This opened up a whole world for us, specifically allowing for designs that are too detailed for us to carve by hand, and the potential for scaling up our production.

In September of 2014, we ran a Kickstarter campaign ( and raised the funds to purchase our own laser cutter, which we received in October. It has completely changed our business.

Our laser-etched goods still require a huge amount of handcrafting: cutting, beveling, dyeing, sealing, and stitching. We'll never give up the hand carving, but we love incorporating the modern technology into the old world craft.

What projects have you done that you're especially proud of?

Tactile Craftworks Atlas Series
Atlas Series - Chicago journal

Our Atlas Series! This is the project that inspired the Kickstarter Campaign, and the response assured us to expand our work. We have created two Map Books, Milwaukee and Chicago, that take their inspiration from 1890s maps of the cities.

After we alter the maps digitally, we laser etch them onto leather before hand binding them with blank paper to create journals. This will be a growing project for us, we have many cities on our list.

What resources helped you when you were first getting into craftwork?

We have tried to learn as much as we can from anywhere we can. Local museums, college courses, public workshops, Kickstarter, even YouTube are all huge resources for us. We have asked incessant questions of the employees at our leather supplier.

Our craft is most inspired by history, other makers, and currently, the outdoors. We consider ourselves lucky to be a tiny part of a traditional craft, and we feel a sense of responsibility to work hard at it. We try to honor the craftsmanship that has come before us, while trusting our own eyes and aesthetic.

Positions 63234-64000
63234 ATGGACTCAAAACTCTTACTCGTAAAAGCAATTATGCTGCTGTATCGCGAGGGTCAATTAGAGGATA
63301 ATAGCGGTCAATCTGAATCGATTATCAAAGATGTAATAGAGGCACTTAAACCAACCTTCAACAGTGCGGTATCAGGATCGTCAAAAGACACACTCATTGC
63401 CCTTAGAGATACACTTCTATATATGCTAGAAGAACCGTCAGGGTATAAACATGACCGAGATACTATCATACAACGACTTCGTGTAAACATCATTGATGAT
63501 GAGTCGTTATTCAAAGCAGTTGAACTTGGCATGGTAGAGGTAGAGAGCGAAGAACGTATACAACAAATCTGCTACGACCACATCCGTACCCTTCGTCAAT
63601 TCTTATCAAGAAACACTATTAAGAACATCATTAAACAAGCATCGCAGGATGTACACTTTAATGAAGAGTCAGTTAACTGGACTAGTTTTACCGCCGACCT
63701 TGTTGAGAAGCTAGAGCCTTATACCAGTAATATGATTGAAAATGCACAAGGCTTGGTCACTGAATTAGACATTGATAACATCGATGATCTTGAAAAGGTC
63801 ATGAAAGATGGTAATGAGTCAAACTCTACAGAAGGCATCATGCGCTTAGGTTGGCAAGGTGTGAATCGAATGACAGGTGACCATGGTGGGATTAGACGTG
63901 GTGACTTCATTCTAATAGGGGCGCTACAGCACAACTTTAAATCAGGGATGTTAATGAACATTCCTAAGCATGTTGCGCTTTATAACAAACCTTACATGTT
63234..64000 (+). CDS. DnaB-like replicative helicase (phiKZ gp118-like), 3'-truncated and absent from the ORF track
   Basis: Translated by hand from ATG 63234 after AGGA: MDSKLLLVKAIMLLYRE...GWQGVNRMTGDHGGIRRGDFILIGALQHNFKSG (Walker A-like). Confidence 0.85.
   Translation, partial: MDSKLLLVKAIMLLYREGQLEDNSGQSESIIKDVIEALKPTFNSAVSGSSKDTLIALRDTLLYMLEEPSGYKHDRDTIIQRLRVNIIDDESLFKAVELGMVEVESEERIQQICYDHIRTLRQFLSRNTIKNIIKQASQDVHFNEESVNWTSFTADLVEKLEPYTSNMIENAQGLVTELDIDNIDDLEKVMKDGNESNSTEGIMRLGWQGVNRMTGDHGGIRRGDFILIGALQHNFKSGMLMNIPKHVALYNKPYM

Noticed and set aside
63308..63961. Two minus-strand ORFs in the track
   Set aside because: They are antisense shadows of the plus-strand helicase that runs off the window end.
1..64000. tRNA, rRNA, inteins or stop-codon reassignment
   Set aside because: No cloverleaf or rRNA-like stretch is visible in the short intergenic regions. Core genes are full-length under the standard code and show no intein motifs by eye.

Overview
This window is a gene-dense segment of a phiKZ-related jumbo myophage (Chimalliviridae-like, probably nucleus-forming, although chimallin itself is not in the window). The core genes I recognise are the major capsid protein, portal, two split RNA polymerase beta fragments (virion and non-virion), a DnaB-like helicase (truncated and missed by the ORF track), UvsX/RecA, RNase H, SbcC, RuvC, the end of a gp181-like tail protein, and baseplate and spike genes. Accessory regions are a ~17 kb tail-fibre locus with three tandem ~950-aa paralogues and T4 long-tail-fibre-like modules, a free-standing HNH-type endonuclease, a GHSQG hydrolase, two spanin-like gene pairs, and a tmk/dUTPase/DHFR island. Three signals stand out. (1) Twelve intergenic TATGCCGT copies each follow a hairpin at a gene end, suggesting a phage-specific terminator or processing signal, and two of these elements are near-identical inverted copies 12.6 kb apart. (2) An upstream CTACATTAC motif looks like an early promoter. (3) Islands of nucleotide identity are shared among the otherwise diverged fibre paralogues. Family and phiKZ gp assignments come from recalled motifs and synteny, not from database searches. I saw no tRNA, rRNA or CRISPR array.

hand-tooled leather flask
Finished Leather Flask
We often wish that we could hold every morning meeting in a canoe. In all reality though, some of our best ideas have come from looking at textures and colors outside, taking cues from antique photographs of mountains or canyons, and researching historic signs of the National Park System.

We strive to use materials to create goods that make sense in those places.

What are some tips you can offer people just starting out with a small, creative business?

Always keep striving to do what you do, better. Trust in your taste and stick to your guns, but be willing to learn and never be afraid to fail - that's when you'll learn the most.

We love this quote from Ira Glass:
"Do a lot of work. It is only by going through a volume of work that you will close that gap and your work will be as good as your ambitions."

That's an excellent quote! Thank you Anna and Sarah for telling your story and sharing your amazing talents.  

Where can we find out more about what you're doing?

Our website:
On Facebook: Tactile Craftworks
On Instagram: Tactile Craftworks
On Twitter: TactileCraft


Final Thoughts

This special Maker interview has been awesome from beginning to end. If you would like to see more Maker stories like this, be sure to leave a comment. If you'd like to share your story here, let me know that, too!

As always, I've been Terran Marks for DIY Blacksmithing.

Thanks for reading!


  1. Excellent article, Terran! I follow Tactile Craftworks on instagram, and they product some beautiful craft!